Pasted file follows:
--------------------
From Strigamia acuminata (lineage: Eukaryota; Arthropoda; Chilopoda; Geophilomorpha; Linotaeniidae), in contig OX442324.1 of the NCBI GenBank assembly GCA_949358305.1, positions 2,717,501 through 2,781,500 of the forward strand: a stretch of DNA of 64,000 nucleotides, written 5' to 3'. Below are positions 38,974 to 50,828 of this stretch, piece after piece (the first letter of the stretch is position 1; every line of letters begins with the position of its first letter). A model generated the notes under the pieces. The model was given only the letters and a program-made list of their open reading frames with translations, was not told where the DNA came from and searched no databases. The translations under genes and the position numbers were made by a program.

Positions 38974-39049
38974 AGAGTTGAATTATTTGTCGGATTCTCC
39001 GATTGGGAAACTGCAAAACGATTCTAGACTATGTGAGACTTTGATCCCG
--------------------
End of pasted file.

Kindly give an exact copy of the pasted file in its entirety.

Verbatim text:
From Strigamia acuminata (lineage: Eukaryota; Arthropoda; Chilopoda; Geophilomorpha; Linotaeniidae), in contig OX442324.1 of the NCBI GenBank assembly GCA_949358305.1, positions 2,717,501 through 2,781,500 of the forward strand: a stretch of DNA of 64,000 nucleotides, written 5' to 3'. Below are positions 38,974 to 50,828 of this stretch, piece after piece (the first letter of the stretch is position 1; every line of letters begins with the position of its first letter). A model generated the notes under the pieces. The model was given only the letters and a program-made list of their open reading frames with translations, was not told where the DNA came from and searched no databases. The translations under genes and the position numbers were made by a program.

Positions 38974-39049
38974 AGAGTTGAATTATTTGTCGGATTCTCC
39001 GATTGGGAAACTGCAAAACGATTCTAGACTATGTGAGACTTTGATCCCG